By Tom Z. Collina
If you need proof that outdated, Cold War thinking is blocking smart budget decisions and progress to trim nuclear excess, read on.
Open warfare has broken out between the White House Office of Management and Budget (OMB) and the Navy over how many nuclear-armed submarines the nation needs for the future. As reported at defense.aol.com, OMB is challenging the Navy’s claim that it needs 12 new subs to carry more than 1,000 nuclear weapons into the 2080s. Over its 50 year lifetime, a 12 sub fleet is expected to costs about $350 billion, a hefty price tag even in good economic times.
The Arms Control Association and Brookings Institution have recently published analyses finding that eight subs with 16 missiles each would be enough to deploy approximately 1,000 nuclear warheads, the same number as the Pentagon plans to have at sea under the New START treaty. This could be achieved by fully loading the sub-based missiles with eight warheads each. Such a move would save $27 billion over ten years and $120 billion total. This is real money.
The Navy, however, would rather load each missile with only four to six warheads, thus having to buy more missiles and submarines in order to deploy the same number of warheads. Not very efficient, in our view.
OMB is in the middle, pushing for ten submarines with 20 missiles each.
The Navy is digging in its heels, reportedly claiming that 10 subs are not enough for it to meet current “requirements” to keep five subs “on station” at all times.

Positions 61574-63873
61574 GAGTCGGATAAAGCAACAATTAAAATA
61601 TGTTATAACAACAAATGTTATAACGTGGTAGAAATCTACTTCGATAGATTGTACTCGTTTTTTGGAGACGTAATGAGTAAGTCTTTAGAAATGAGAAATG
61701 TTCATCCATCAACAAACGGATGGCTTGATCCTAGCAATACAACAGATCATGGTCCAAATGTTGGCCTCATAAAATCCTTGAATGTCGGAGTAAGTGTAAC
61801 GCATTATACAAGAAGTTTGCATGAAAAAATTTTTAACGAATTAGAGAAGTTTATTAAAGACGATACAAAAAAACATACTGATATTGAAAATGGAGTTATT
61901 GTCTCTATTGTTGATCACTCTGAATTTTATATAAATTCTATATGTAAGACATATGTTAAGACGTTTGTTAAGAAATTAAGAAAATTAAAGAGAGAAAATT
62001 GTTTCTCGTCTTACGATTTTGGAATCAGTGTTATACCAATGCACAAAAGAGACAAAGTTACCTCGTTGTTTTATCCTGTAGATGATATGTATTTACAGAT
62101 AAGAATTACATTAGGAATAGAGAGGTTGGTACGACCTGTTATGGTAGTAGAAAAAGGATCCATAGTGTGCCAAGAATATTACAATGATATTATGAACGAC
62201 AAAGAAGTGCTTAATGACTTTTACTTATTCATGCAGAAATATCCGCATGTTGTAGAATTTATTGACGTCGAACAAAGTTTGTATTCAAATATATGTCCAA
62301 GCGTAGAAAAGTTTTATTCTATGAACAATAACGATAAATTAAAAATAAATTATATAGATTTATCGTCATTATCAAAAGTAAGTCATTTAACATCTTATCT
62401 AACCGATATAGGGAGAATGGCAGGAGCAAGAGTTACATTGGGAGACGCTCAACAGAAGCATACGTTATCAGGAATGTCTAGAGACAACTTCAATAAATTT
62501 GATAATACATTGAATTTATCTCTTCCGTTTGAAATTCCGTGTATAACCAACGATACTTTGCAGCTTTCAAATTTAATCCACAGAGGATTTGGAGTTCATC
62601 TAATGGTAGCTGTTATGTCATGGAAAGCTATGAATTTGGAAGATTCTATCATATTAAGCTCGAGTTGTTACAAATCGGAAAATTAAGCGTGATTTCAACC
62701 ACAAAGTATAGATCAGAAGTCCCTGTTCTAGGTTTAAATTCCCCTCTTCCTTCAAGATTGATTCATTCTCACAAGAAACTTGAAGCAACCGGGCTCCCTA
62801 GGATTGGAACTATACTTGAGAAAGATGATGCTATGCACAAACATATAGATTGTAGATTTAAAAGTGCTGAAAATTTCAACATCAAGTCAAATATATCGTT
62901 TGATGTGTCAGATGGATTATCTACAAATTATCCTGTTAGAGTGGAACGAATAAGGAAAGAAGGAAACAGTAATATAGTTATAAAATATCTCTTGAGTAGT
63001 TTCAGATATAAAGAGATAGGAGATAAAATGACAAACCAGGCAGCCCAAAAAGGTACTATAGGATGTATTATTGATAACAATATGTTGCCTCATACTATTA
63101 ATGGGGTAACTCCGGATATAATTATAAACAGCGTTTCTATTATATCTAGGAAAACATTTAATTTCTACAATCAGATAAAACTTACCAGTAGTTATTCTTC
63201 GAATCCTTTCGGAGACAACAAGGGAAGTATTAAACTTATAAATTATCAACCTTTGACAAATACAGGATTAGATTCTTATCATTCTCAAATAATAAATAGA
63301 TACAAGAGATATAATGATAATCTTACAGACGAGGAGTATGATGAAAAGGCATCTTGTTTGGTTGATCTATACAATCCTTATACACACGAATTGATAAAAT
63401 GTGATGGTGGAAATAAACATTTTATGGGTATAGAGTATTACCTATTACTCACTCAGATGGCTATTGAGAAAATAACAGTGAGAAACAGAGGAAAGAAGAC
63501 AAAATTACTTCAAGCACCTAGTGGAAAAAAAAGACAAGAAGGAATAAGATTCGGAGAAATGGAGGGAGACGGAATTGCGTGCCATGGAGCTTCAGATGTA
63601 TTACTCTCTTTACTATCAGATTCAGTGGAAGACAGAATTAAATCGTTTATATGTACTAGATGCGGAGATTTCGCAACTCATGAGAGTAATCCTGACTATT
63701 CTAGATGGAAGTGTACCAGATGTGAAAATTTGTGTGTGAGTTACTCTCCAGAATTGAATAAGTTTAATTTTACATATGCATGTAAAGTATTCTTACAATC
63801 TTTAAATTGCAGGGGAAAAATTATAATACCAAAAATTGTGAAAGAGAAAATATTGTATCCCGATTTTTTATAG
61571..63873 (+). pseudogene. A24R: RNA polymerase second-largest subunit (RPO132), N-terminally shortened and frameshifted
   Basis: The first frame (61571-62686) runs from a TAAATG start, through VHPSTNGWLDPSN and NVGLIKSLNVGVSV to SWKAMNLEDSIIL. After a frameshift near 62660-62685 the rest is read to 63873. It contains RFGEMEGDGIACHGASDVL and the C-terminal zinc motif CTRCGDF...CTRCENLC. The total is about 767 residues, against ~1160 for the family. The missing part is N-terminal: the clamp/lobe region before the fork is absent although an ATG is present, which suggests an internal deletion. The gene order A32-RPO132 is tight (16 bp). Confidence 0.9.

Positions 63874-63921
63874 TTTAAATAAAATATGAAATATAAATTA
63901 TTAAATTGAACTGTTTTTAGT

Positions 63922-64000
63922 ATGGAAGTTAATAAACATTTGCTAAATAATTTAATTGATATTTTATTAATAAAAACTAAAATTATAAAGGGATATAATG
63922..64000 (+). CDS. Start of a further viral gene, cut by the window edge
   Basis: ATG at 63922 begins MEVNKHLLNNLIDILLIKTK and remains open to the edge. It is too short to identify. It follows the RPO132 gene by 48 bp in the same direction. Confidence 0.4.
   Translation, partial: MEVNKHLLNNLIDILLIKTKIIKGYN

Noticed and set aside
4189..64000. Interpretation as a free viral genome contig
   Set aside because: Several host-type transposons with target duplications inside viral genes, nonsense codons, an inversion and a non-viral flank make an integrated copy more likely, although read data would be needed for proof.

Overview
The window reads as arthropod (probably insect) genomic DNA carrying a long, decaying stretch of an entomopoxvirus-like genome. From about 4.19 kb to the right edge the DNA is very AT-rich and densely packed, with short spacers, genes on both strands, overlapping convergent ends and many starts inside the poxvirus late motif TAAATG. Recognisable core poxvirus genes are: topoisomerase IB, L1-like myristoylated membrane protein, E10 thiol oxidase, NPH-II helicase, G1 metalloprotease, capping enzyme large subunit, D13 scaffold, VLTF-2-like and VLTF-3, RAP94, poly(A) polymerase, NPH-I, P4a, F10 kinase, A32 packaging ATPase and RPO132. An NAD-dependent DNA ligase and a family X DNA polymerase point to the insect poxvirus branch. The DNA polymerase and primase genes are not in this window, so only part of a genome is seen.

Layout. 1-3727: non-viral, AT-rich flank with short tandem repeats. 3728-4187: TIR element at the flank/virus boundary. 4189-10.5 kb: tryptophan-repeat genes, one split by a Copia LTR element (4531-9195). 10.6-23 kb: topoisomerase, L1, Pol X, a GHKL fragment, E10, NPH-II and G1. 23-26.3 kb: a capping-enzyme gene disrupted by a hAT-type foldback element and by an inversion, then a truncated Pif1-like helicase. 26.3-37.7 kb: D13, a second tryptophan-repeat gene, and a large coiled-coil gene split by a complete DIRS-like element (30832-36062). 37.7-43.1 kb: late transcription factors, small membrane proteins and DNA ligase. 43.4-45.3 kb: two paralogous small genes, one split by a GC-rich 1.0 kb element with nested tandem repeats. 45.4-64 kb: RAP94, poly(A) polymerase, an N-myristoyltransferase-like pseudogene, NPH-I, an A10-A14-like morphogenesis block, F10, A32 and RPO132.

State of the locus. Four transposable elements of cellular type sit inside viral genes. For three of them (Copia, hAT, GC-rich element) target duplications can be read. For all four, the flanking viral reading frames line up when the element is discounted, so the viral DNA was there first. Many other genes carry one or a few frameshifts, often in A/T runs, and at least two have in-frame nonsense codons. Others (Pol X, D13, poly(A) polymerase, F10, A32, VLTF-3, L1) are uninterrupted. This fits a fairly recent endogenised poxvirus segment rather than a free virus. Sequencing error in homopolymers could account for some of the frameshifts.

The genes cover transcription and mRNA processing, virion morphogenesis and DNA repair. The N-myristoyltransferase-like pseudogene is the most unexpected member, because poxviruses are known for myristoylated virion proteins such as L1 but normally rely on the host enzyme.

Let’s take a closer look at the Navy’s position. The Navy reportedly wants 12 subs total so it can keep five subs “on station,” meaning that they are forward-deployed far off the U.S. coasts and ready to launch on a moment’s notice. Operationally this would require the Navy to have five subs in the Atlantic, with two on station and the rest in port or in transit. In the Pacific, which is bigger, the Navy wants seven subs, with three on station.
The requirement for 12 subs, then, has more to do with where the warheads are deployed and how promptly they could be launched than with the number of warheads. An eight sub-fleet can carry 1,000 warheads, but it can’t support five subs that are forward deployed near Europe and Asia, ready for quick launch. This capability is presumably so important that the Pentagon is willing to pay over $100 billion to get it.
But wait. This “requirement” stems from nuclear policy and targeting assumptions that have changed little since the Cold War ended 20 years ago. It does not make sense today. Instead of forward-deploying our subs ready for prompt launch, they should be kept out of harm’s way, as an assured retaliatory force if ever needed. If prompt launch is still required, land-based missiles can serve that mission.
Fortunately, the Obama administration is in the middle of a strategic review of nuclear weapons policy, called the “NPR Implementation Study,” that is looking at these very questions of how many nuclear weapons do we need and why. If that study finds–as it should–that we don’t need to hold so many targets in Russia and China at risk with a “prompt” attack, then the current requirement for as many as 12 subs goes away. And if the administration were to change its New START deployment plan, or achieve additional bilateral arsenal reductions with Russia, the “requirement” for deploying as many as 1,000 sea-based warheads could go away too.
Pentagon procurement decisions worth hundreds of billions of dollars should not be based on obsolete nuclear strategy. By the time the first new submarine is launched twenty years from now, it could be sailing into a very different world.